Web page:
Of course, it was published around the same time as the Vogue cover was being debated, and as problems of racism famously reared their head in the feminist blogosphere. In the same month that New York police officers escaped punishment after riddling an unarmed black man, Sean Bell, with bullets. I am not comparing tragedy to ill-chosen words and pictures, but these issues are, in fact, related.
Do decent people get caught up in bad situations? Of course they do. Is Kenya going through serious problems right now? Yes it is (and we have a legacy of colonialism playing a role in this, of course). It is very well possible that Cholmondeley is indeed a scapegoat, though I have to say that Mark Seal’s piece, with its constant emphasis on scary, dangerous black Kenyans and the civilized, genteel Cholmondeley is not doing the latter any favours.
Even the title of the piece is, when examined along its contents, problematic. I understand that sensationalized headlines sell magazines, but I can think of a number of better titles off the top of my head – titles that do not reinforce the barbarian dark person/white victim narrative.
I’m not going to pretend that I’ve never used problematic language myself. Most people have, at one point or another. I don’t believe we will ever reach that utopia of all-encompassing enlightenment either. Most of the time, I’d much rather watch “SouthPark” than strive for a utopia, to be perfectly honest.
However, a college freshman could have proofread Mark Seal’s piece and found it jarring. Mark Seal is a professional with decades of invaluable experience, a successful career that any writer should strive for. I can’t help but wonder how much of the blame for the tone of this piece lies with his editors.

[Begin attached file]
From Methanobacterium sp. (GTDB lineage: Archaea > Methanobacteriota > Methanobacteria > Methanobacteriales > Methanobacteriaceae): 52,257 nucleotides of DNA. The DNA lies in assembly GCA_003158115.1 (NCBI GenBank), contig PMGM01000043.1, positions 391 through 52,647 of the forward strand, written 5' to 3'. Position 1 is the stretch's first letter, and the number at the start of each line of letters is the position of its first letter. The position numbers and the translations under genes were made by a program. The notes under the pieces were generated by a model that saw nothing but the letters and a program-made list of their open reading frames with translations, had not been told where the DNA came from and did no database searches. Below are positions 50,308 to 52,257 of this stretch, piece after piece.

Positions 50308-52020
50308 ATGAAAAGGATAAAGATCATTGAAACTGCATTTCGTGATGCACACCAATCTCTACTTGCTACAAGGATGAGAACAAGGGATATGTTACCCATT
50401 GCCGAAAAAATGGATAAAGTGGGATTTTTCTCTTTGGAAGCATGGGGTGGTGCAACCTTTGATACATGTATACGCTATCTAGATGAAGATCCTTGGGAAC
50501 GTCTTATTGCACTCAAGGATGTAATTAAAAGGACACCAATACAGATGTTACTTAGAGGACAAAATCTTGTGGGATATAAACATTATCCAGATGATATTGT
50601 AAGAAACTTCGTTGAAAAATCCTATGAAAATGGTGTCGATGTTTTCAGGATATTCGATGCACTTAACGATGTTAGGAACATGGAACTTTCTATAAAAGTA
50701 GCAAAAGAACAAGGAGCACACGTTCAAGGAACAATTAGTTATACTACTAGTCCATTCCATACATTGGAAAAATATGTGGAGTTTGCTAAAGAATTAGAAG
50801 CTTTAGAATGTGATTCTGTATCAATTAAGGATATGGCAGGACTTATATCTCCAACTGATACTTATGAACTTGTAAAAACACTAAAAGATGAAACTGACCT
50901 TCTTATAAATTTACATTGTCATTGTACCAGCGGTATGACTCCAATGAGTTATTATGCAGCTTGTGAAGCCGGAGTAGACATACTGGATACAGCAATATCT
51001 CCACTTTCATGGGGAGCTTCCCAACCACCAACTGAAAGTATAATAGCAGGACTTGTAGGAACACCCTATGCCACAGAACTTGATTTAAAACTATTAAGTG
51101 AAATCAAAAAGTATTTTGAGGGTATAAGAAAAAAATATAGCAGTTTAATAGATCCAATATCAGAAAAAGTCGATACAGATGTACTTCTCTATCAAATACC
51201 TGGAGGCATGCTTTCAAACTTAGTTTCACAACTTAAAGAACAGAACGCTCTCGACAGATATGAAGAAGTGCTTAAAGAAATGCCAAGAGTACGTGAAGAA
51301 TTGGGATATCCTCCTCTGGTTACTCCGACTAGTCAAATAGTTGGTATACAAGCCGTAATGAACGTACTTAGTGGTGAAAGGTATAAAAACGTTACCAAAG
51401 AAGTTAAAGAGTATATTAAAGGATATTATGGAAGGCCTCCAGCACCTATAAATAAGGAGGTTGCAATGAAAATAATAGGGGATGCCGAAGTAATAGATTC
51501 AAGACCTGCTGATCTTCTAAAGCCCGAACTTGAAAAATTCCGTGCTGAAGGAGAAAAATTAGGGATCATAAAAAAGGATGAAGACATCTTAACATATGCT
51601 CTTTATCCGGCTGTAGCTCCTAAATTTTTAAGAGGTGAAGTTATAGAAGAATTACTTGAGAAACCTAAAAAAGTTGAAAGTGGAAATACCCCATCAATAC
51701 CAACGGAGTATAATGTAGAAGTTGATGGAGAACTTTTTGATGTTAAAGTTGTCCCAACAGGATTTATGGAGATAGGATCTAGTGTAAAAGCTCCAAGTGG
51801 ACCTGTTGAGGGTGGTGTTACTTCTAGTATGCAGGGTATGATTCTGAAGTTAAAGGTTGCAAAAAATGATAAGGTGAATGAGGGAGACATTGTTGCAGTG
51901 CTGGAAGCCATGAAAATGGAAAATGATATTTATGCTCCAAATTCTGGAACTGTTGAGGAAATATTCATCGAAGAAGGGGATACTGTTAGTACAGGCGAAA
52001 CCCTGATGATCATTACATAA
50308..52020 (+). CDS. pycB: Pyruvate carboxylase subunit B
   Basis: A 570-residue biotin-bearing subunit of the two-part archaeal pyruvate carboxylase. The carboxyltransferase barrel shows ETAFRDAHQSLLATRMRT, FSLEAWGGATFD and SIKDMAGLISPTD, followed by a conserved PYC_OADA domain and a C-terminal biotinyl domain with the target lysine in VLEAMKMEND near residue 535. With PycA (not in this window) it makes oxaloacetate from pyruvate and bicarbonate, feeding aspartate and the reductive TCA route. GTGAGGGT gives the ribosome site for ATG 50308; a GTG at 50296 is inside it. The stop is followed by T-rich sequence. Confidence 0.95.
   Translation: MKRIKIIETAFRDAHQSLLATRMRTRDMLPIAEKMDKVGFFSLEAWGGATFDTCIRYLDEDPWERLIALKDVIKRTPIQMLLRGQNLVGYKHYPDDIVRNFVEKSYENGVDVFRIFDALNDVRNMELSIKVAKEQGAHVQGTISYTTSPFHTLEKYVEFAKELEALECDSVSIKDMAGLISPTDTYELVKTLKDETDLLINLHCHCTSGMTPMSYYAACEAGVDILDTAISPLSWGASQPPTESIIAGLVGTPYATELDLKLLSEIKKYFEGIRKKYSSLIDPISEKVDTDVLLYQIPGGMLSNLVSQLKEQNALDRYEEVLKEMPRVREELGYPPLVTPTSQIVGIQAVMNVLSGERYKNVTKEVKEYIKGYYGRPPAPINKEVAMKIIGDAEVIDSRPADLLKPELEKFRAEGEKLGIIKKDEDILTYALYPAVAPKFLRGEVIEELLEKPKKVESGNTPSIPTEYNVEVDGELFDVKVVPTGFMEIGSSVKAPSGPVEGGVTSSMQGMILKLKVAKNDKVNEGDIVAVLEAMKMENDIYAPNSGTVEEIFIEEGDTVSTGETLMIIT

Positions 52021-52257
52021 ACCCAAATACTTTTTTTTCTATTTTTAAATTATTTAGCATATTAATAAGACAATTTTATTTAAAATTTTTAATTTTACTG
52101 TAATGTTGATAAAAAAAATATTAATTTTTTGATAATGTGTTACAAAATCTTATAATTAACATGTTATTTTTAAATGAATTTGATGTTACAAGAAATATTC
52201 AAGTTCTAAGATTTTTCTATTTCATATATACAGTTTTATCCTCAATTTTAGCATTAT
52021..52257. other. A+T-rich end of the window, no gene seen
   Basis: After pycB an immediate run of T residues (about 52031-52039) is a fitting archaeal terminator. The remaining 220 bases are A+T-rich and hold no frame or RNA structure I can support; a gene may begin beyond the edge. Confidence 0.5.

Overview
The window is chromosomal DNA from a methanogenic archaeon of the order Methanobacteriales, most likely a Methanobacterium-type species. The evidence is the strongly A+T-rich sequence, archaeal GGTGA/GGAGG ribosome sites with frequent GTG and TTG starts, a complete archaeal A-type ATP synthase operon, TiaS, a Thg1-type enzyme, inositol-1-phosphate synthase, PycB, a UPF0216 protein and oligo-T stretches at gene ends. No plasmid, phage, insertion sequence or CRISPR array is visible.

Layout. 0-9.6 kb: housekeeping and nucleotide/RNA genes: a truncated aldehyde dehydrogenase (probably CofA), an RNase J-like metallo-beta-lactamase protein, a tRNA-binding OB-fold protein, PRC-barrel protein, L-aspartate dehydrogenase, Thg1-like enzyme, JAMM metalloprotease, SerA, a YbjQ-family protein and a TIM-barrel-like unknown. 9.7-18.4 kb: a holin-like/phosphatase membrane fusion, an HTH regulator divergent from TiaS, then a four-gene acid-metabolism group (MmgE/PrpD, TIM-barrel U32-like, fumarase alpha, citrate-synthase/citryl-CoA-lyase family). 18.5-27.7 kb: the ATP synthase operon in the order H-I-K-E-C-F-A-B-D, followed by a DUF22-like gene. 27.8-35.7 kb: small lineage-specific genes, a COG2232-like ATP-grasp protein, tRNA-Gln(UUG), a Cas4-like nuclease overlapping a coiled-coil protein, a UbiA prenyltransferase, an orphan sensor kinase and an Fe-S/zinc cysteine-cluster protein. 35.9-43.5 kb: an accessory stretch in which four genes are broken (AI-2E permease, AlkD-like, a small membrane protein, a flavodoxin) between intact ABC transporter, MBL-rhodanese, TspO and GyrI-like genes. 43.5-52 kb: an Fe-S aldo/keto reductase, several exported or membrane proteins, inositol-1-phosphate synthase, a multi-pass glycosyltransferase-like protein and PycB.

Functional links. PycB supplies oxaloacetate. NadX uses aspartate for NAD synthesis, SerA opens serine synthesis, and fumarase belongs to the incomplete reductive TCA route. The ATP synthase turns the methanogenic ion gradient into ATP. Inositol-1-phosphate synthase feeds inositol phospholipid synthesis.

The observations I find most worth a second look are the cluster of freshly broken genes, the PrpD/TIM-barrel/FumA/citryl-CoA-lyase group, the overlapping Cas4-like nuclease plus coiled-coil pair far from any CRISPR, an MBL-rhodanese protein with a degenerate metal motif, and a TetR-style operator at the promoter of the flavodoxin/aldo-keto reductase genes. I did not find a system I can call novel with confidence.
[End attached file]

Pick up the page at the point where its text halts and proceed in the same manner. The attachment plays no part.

Like millions of people, I enjoy Vanity Fair. Unlike most mainstream publications, VF inevitably has something new to say, a new angle to explore. Some old stories, however, have a way of reviving themselves despite our best intentions.
So what’s the solution? Is it useful to point out that a phrase “taming the wild country” is a slap in the face for those who were “tamed”? Some people would argue that no, it is not. Some people would say that this is nitpicking, or character assassination, or jealousy on part of a small-time writer trying to take a giant down, or an attempt by a white person to boost her own reputation, or that this simply poisons and complicates race relations even further.
Out of all such possibilities, it is the last one that concerns me the most. Criticism should serve a purpose. Simply picking apart a work might get one a pat on the back from academia, but what’s the point then?
I am asking this question because, at this point in my life, I honestly don’t know. I know that as someone trained to read between the lines, it is my responsibility to burrow into texts for their meaning; as someone who thinks that prejudice has ugly and terrifying consequences, it is my responsibility to make sure I don’t merely ignore it.
But how do we turn criticism into a catalyst for something that’s actually positive? I’d like to ask Mark Seal this very question. Most importantly, I’d like to ask you.